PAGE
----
Reflector Pro’s builds are getting pretty stable now. So we’ve decided to call this one a beta! Download it now from http://www.red-gate.com/products/reflector/downloadbeta.htm.
There are two components to this project really, and we’re hoping you’ll like both of them:
- .NET Reflector Visual Studio add-in
- .NET Reflector 6
The new Visual Studio add-in
We’ve written a Visual Studio add-in that will install when you run Reflector. It has two main features:
- Letting you jump to Reflector from your code (this is free!)
- Debugging decompiled code using the visual studio debugger (this is Reflector Pro – so will cost money)
Here’s what it’ll look like to jump to Reflector from VS:
Click it and Reflector fires up, showing you Math.Pow. Simple as that. Saves me a good amount of time opening Reflector and searching for things (not to mention forgetting why I wanted to see it on the way!)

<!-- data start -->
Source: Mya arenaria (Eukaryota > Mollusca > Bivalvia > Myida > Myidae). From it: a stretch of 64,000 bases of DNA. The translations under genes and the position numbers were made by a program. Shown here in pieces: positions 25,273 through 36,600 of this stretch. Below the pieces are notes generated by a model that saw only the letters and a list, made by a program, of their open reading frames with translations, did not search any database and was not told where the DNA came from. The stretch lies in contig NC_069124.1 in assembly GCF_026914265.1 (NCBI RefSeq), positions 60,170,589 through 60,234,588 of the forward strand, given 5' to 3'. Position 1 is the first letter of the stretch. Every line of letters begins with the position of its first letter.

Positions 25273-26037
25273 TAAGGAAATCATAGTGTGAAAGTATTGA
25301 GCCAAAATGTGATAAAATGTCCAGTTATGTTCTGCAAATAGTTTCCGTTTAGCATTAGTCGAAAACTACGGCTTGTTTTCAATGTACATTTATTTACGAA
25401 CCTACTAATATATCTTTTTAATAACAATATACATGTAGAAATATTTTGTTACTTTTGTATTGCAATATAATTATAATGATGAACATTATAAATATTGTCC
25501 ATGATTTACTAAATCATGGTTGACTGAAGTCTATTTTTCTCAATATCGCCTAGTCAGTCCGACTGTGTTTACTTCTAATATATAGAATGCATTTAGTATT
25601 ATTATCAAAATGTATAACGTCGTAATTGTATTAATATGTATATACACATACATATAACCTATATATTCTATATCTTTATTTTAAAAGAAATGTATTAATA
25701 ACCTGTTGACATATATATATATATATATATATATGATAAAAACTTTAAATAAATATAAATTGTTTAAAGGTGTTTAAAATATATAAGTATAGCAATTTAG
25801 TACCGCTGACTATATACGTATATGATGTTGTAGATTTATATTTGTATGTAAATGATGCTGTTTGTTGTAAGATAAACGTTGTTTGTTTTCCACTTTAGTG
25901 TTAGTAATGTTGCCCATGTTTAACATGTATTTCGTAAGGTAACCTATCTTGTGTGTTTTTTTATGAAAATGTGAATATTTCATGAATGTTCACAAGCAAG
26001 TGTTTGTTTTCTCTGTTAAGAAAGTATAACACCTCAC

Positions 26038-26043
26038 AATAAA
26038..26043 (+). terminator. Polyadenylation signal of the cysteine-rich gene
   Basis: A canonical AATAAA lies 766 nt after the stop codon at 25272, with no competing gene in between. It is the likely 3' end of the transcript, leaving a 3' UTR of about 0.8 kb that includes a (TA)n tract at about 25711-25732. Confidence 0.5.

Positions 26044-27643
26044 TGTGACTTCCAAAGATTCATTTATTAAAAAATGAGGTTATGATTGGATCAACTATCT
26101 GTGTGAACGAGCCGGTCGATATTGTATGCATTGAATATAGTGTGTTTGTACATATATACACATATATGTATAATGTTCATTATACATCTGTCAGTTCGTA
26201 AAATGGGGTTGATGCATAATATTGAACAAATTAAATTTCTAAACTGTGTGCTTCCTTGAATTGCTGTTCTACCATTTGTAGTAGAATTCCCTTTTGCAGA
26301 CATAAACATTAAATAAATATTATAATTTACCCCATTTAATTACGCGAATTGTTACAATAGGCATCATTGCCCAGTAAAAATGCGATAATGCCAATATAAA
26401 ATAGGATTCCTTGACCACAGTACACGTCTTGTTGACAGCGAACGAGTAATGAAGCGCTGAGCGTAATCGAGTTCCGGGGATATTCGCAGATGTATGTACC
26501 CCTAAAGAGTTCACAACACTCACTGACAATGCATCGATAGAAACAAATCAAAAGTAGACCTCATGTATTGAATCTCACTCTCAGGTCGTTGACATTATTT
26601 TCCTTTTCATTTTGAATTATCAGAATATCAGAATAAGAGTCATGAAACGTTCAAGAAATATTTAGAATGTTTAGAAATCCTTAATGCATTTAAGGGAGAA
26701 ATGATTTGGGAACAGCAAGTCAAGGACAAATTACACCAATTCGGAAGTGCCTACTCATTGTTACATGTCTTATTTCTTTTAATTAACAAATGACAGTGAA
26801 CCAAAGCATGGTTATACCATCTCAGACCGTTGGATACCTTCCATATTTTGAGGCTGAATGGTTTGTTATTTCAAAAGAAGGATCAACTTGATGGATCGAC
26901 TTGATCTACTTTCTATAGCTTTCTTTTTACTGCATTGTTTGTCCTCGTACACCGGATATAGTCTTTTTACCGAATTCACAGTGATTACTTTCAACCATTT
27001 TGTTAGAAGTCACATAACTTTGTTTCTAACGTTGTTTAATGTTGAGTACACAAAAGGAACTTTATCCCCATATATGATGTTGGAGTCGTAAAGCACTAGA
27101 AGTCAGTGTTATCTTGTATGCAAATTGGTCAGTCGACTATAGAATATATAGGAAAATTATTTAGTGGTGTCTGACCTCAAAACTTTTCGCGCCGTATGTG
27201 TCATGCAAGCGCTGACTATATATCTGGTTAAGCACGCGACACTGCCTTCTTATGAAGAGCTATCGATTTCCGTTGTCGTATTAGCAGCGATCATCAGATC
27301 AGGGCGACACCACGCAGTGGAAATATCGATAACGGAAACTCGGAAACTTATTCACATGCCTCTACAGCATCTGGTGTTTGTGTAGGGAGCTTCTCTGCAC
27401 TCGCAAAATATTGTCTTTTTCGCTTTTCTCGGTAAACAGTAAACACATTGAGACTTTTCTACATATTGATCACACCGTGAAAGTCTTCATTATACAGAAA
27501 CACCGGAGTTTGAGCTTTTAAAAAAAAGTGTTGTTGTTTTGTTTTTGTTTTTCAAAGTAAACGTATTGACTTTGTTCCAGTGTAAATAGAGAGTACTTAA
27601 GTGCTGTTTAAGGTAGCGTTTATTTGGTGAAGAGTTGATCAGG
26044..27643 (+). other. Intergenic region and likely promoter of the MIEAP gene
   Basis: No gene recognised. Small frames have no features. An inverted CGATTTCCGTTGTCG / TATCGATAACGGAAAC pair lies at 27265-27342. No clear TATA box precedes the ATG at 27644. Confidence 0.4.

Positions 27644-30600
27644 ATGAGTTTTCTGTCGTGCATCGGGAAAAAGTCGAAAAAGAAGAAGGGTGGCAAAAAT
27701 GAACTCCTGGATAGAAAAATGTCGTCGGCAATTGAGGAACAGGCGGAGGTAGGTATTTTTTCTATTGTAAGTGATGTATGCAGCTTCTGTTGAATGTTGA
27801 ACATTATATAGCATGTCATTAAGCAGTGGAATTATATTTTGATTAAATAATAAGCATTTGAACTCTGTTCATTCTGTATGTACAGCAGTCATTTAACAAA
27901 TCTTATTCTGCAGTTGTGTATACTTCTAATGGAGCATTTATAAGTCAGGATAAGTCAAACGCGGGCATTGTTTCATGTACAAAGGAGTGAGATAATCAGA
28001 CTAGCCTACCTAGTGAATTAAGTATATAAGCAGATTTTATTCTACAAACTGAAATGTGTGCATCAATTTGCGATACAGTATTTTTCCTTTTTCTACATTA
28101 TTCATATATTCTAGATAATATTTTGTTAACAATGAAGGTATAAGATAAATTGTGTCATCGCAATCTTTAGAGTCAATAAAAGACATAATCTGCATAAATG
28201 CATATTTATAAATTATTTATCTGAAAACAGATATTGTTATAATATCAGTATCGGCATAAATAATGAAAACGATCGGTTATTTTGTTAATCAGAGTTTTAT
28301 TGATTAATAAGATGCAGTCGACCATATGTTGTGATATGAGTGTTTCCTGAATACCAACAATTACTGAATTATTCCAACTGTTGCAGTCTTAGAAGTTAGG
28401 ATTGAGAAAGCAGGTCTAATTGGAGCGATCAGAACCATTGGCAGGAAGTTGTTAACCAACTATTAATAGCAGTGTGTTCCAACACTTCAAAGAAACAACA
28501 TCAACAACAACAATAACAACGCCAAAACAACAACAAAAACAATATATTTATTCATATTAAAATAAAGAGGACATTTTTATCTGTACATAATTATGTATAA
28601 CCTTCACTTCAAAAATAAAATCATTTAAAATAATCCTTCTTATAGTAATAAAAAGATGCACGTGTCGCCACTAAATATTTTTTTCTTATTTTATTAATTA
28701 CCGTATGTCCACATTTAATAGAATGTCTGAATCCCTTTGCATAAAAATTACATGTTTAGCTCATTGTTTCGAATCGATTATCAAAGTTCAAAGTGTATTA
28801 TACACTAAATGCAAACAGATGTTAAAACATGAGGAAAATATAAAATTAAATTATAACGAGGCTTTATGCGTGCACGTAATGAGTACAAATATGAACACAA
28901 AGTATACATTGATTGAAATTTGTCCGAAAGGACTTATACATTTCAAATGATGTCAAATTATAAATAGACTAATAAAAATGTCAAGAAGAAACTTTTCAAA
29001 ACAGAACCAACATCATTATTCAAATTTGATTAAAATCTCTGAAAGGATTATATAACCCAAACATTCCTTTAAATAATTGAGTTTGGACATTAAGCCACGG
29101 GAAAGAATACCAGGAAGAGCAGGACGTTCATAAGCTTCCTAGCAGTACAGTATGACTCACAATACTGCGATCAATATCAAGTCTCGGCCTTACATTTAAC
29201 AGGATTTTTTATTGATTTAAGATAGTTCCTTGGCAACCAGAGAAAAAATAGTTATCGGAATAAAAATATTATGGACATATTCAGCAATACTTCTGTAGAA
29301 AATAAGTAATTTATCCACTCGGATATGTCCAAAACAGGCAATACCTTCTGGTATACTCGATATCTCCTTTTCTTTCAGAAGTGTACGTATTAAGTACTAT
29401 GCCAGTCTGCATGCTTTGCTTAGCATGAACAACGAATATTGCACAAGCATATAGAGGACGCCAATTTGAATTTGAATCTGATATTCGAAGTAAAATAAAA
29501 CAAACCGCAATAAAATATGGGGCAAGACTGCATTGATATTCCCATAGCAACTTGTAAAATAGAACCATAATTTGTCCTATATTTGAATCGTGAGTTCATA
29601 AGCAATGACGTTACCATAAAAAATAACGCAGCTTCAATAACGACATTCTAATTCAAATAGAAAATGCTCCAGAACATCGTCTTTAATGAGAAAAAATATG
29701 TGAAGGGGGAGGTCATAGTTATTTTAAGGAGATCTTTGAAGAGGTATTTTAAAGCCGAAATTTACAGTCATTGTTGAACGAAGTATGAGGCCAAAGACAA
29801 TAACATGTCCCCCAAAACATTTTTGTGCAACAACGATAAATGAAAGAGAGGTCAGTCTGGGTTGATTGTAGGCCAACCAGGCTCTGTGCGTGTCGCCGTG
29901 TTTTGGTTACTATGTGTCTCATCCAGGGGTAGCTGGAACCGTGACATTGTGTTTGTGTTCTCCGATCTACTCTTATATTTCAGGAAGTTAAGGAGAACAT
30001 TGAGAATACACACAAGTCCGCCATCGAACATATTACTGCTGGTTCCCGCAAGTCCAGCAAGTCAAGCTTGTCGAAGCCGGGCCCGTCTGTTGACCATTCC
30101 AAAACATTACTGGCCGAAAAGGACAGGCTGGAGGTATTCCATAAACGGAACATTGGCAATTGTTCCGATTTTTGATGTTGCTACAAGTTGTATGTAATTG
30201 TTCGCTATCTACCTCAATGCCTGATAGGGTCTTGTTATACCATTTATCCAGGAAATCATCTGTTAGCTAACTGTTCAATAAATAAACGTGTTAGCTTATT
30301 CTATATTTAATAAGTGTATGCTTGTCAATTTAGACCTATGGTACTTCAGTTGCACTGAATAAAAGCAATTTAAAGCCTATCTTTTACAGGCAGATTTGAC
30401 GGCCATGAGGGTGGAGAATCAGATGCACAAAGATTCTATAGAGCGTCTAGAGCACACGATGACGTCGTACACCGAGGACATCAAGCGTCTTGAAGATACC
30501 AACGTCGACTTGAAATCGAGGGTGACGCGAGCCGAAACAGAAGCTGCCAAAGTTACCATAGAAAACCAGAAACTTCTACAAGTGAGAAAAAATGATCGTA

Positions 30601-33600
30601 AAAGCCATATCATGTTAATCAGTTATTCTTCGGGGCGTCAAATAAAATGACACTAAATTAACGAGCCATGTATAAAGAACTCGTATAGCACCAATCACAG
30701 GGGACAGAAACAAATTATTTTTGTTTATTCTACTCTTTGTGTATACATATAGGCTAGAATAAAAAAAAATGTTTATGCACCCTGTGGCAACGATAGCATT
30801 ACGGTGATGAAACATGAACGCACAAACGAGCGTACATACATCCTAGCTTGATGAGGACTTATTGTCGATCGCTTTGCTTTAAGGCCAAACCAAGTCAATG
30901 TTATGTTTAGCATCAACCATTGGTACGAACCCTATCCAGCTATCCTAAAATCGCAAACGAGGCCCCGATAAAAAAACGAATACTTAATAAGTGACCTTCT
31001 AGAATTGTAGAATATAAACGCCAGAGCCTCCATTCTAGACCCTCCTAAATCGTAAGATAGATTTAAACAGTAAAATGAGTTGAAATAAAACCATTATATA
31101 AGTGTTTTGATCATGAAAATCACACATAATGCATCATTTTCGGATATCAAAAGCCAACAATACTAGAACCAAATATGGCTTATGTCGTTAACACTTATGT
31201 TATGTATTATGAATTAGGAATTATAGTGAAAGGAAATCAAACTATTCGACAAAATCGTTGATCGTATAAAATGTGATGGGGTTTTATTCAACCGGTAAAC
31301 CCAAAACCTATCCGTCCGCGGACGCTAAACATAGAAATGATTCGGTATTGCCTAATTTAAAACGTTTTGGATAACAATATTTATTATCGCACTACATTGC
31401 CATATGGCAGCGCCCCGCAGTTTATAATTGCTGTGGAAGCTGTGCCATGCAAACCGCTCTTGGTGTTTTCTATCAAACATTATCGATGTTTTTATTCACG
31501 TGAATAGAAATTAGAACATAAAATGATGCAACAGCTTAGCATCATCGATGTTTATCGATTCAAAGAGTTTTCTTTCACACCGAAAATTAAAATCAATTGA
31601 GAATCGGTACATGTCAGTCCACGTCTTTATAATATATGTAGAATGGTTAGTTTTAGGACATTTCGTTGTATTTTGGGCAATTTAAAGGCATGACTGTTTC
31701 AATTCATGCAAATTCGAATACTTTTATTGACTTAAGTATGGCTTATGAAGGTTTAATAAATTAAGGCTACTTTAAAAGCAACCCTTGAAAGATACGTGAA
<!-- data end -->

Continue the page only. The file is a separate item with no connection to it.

The debugging feature (Reflector Pro) is what we’re most excited about (ok, so it’s what we hope will pay for us to eat, but it is very cool too). It can decompile a whole assembly, and generate debug symbols for it. From there, you can see the decompiled code in Visual Studio, and all VS’s normal debugging features spring to life. You can step in, set breakpoints, inspect and modify variables, and even use VS2010’s new IntelliTrace feature to time-travel through your debugging session.
Pretty cool, no? This is the kind of leap (like Reflector was) which I dread to think how much time I could have saved if I’d had it in previous projects. Nowadays, I never have to just stare at a bug and guess what’s wrong anymore: I just decompile and jump in to take a look.
What’s new in .NET Reflector 6
We’ve spent a lot of time tweaking and improving Reflector itself as well.
- There are lots of things that successfully decompile now that didn’t before.
- .NET 4.0 is now supported (although that doesn’t include decompiling to C# 4.0 language features, all the .NET 4 assemblies can be browsed).
- The Open Cache dialog now shows you all the assemblies in .NET’s Global Assembly Cache (GAC).
- We’ve tidied up some graphics (including some really nice new icons).
- Lots of the little annoyances with the user interaction are solved too.